We’ve said it before and we’ll say it again: establish the goal of your group discussion before sending your invites. Having a clear objective can make all the difference in keeping your team engaged and will (hopefully) deter your employees from reaching for their phones to scroll through social media.
2. Set a team meeting agenda
Effective team meetings are ones where all members feel like they’re contributing. Send out a clear agenda so that your employees can come prepared with questions, comments, and ideas. This is also a good opportunity to share any other scheduling details including the length of the meeting, if there will be any intermissions, or if there will be interactive break-out sessions.
3. Invite the right people
Including the right meeting participants is key to a successful team meeting. Reflecting on the goal of your meeting and clueing in the right people can help you avoid scheduling many more unnecessary follow-ups, and ensure that the appropriate people are informed every step of the way.
4. Encourage feedback
Effective team meetings are all about collaboration. Make sure that you’re making time for questions and comments throughout the meeting or at the end of the session to allow your employees to speak their minds. Similarly, it might be beneficial to share overall feedback from other teams or from members of leadership to help move projects along.
5. Summarize and determine action items
If a team member can’t make a virtual discussion, it’s good practice to record your meeting and send out the link for review or send out a detailed summary with the main discussion points. From there, you can determine the appropriate next steps and assign tasks.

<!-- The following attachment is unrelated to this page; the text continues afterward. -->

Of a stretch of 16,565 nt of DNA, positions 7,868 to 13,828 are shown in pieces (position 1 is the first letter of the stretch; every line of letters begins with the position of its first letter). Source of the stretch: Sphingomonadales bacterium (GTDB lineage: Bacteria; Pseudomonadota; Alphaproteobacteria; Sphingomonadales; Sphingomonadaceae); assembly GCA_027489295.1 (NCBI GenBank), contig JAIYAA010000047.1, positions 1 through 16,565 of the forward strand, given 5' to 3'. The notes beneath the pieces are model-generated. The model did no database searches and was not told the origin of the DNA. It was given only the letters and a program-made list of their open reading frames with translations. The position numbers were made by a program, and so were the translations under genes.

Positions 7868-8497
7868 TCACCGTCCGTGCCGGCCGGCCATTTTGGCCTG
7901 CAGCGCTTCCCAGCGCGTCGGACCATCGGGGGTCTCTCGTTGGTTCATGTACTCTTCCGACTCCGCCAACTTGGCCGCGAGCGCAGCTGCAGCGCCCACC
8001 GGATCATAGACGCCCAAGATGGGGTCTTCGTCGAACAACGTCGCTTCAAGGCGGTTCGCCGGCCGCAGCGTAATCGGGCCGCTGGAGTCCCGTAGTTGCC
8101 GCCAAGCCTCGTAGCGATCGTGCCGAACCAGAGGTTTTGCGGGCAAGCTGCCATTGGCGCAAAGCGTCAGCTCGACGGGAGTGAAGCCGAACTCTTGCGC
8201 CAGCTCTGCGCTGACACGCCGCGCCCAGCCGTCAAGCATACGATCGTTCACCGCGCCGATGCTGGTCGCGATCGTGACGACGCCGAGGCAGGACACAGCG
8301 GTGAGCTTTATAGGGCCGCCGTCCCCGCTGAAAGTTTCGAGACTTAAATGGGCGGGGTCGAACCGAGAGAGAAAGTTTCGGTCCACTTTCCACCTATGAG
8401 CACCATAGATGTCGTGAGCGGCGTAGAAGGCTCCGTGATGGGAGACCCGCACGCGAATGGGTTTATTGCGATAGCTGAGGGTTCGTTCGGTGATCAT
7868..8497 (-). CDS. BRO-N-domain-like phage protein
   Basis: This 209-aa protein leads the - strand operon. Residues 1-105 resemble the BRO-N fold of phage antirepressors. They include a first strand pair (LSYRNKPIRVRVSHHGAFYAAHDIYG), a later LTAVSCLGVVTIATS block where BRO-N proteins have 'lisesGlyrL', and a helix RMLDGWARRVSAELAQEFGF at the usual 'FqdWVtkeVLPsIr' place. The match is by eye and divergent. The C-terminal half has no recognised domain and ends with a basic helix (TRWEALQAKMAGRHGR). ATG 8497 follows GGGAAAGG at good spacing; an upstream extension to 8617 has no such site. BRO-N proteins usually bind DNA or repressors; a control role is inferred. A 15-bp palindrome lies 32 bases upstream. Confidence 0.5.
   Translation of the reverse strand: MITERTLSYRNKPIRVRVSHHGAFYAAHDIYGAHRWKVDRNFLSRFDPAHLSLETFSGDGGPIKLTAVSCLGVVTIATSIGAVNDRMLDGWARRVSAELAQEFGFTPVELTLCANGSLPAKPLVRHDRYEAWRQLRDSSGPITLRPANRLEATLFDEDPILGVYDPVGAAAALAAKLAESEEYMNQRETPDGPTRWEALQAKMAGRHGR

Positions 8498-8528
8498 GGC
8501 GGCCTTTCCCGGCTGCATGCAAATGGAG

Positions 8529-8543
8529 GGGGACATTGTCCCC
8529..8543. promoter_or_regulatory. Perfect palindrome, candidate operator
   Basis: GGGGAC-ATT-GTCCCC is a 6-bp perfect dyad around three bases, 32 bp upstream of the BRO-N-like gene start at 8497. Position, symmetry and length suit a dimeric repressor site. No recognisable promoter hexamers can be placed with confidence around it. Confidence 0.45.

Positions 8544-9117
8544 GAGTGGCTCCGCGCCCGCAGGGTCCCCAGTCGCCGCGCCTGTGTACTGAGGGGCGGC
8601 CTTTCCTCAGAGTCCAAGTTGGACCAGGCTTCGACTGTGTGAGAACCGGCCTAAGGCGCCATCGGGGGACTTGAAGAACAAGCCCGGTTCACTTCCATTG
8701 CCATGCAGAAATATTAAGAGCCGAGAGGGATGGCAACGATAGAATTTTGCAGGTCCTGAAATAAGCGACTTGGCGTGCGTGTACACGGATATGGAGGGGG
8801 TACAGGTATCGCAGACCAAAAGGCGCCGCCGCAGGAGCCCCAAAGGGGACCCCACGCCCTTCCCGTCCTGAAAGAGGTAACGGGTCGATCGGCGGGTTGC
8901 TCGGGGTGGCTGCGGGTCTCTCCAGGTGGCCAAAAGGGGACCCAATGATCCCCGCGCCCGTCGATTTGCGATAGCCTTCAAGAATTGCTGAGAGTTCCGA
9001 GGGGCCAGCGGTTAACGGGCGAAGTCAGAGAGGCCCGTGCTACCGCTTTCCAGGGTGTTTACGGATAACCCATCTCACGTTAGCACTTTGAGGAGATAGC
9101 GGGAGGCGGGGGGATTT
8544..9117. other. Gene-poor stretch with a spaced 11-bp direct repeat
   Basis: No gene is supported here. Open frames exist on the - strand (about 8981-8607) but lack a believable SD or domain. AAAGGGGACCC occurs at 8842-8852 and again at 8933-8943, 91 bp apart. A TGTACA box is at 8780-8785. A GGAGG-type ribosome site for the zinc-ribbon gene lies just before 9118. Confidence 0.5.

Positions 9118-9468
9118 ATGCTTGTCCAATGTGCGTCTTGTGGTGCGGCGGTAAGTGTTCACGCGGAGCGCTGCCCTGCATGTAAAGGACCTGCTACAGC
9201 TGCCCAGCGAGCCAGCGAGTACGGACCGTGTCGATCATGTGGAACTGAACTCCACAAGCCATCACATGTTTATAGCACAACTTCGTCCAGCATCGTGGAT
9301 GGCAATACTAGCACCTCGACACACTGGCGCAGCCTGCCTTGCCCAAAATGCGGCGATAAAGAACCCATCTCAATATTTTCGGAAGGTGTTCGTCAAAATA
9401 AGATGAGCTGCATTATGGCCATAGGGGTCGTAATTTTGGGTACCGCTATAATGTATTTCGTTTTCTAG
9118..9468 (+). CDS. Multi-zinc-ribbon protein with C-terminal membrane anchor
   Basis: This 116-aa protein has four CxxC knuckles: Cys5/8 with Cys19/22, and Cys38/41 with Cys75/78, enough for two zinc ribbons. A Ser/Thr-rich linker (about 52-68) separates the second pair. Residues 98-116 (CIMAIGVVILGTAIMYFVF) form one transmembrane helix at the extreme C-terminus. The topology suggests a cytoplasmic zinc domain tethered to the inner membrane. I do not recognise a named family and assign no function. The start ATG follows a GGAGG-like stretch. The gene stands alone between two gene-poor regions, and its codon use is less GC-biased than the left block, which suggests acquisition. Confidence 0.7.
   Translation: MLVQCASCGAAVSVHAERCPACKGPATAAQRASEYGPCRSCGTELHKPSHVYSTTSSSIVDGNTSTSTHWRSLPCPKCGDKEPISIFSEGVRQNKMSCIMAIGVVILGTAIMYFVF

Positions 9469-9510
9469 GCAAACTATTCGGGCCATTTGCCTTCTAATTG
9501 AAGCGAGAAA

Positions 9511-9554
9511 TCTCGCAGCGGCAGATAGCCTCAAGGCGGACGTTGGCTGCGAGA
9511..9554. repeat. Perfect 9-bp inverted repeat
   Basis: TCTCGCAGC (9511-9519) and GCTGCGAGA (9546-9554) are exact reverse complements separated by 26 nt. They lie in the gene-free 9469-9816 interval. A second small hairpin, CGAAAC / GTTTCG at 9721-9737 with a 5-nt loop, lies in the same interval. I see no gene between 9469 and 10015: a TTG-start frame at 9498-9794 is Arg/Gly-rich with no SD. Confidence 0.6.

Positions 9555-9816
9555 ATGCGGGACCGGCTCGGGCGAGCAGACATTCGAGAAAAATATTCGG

6. Follow up on action items and track progress
Stay on top of your to-do list by following up on action items. If need be, schedule a follow-up meeting to ensure you’re accomplishing team goals in a timely fashion. Following up on action items also helps overcome any roadblocks and resolve issues before they escalate.
7. Consider team meeting alternatives
While team meetings are helpful and necessary under the right circumstances, sometimes a different format lends itself more appropriately to the context. If there are fewer items to address, consider an asynchronous meeting where team members either record a short video explaining their tasks or fill in a shared Excel spreadsheet.
Make the most of your team meetings
A good team meeting allows all members of your unit to collaborate, share ideas, voice concerns, and ask questions. Go a few steps beyond with the considerations and best practices above, and you’ll take each of these benefits to new heights.
With the right leadership and conversation tools, your focus can stay on setting and reaching your objectives without getting lost in the admin of it all. Leave the meeting organization and tracking to a digital sidekick so you can set team meeting priorities, take notes, and establish action items with ease.